Progress on reform of audit has been “glacial” and involved “five wasted years”, according to the author of one of the critical reports underpinning a drive to transform the sector.
Sir Donald Brydon made the remarks in an exclusive interview with Board Agenda to mark the launch of the 2022 Non-Executive Director Awards and to explore the changing role of non-executives. Sir Donald was the winner of the 2021 Lifetime Achievement Award.
Sir Donald’s report, published in December 2019, followed three years of investigation prompted by a number of big scandals, and called for the creation of a new audit profession and reforms to address the content and quality of audit.
Asked to highlight one reform he hoped would eventually come through, Sir Donald said: “I don’t want to call out individual pieces. I want to say there has to be holistic reform because it’s clear people do not believe audit is fit for purpose today. Though there are super people doing super work to the existing rules.”
He added there were “hopes” reform would come through “but it’s timing is glacial. If you think about parliamentary time, it’s possible to imagine this will be talked about when the next election is called. And we’ll have seen five wasted years.”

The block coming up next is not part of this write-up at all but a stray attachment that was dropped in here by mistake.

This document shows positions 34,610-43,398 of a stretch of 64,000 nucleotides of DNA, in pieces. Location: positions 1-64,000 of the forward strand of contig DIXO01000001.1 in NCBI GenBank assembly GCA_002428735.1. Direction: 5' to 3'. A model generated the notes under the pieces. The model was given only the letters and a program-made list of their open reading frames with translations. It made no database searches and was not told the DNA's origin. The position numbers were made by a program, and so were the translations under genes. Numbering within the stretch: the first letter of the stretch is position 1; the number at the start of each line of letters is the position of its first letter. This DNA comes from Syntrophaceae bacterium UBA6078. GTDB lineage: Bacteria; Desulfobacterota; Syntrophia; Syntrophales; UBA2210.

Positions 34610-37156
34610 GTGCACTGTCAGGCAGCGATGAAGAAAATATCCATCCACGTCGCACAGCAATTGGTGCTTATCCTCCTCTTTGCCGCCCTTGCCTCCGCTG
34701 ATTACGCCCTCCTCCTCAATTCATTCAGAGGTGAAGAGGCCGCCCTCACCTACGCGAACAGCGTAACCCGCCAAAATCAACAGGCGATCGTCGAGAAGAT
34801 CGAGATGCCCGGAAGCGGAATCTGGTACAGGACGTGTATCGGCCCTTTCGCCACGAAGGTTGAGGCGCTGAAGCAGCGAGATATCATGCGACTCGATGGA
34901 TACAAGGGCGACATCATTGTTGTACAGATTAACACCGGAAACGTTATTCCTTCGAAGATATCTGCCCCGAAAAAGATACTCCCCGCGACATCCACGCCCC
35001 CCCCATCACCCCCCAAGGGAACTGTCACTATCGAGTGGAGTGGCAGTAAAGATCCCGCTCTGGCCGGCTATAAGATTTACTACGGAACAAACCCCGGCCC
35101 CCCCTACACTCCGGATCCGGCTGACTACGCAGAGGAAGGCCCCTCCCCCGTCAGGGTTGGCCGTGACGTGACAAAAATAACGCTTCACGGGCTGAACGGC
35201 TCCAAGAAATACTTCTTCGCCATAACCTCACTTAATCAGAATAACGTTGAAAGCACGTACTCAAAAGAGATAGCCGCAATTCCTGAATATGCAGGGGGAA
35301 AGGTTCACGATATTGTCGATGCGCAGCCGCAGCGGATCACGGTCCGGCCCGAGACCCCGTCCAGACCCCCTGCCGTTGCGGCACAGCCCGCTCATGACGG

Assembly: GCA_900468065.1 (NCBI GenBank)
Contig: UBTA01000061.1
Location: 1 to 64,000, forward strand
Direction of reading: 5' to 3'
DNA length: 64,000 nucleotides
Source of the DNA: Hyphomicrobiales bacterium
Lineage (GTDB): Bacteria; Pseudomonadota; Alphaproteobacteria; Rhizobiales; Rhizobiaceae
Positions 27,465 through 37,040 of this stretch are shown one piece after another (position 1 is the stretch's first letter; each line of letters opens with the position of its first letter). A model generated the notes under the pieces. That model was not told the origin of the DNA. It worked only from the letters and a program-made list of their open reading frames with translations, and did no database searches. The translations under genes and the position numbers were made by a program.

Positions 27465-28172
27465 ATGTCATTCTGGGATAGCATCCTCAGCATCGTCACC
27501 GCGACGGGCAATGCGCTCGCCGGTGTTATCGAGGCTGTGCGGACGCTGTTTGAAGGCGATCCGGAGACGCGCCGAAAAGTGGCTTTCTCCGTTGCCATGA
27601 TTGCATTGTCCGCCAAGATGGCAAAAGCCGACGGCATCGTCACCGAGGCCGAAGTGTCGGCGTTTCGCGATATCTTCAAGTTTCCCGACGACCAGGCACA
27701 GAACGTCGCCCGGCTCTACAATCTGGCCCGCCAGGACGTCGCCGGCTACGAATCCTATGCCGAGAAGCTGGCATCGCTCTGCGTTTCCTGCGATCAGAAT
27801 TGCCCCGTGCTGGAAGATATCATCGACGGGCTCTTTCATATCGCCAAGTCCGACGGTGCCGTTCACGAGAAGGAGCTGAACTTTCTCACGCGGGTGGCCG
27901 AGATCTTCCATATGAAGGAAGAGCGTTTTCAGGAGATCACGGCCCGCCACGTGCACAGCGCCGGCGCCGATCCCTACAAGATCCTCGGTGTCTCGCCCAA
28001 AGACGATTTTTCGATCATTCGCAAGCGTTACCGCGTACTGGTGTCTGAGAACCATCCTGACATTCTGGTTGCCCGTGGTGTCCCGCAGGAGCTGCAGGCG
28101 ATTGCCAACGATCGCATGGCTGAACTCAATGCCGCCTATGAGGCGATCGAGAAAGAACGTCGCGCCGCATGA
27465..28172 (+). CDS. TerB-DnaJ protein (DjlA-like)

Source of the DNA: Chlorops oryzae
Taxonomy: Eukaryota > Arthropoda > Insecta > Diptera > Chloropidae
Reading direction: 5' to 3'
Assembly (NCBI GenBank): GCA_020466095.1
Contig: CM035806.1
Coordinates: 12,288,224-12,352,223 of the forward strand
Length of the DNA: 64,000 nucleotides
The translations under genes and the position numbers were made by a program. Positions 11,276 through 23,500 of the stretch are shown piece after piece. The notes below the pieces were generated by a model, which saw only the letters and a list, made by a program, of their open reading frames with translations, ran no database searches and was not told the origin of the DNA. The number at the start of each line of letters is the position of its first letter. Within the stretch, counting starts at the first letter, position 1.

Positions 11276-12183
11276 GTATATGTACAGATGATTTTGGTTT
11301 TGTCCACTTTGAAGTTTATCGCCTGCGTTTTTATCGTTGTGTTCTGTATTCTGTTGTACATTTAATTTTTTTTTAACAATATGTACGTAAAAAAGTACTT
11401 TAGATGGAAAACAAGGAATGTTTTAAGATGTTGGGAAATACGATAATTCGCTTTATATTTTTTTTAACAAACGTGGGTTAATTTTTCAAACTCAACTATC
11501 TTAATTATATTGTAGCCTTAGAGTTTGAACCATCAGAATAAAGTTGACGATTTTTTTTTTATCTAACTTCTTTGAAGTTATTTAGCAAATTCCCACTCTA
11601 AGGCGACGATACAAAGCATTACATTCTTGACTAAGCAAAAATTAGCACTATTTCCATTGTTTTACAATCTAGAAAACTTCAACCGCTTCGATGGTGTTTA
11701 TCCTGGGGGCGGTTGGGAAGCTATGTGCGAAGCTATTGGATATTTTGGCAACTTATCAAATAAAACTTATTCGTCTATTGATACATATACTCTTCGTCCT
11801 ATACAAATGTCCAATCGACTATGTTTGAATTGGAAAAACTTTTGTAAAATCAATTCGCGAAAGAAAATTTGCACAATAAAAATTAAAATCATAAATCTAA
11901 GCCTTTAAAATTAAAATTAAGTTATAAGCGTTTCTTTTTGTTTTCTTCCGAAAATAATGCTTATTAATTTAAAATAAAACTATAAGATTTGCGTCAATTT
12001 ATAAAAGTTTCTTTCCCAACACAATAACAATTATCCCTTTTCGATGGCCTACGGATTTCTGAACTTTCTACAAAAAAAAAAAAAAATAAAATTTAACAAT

Non-executive directors and pay
Reflecting on a career that included chairing the London Stock Exchange, Royal Mail and software giant Sage, Sir Donald also revealed concerns about the development of the non-executive position into a “career” role with concerns about pay.
“If the fees are what drive you to be a non-executive director,” said Sir Donald, “you’re unlikely to be very independent, because you’re dependent on keeping your nose clean, not just for this job, but for the prospect of getting another job. And I think that’s quite a worrying trend.”
Sir Donald observed the biggest challenges during his career had come from the development and expansion of regulation; the rapid evolution of technology (“technophobes do find it hard now to be serious directors of major companies”); and the shift to stakeholder governance.
But the pandemic has transformed workplace relationships, he said. “One lasting consequence of the pandemic is we will not be able to go back to a world in which there was poor communication with our workforces.
“And I think the relationship between boards and the entire company will probably have changed for the better as a consequence.”
You can find out more about The Sunday Times NED Awards here. Nominations are underway and accepted until Sunday 5th December.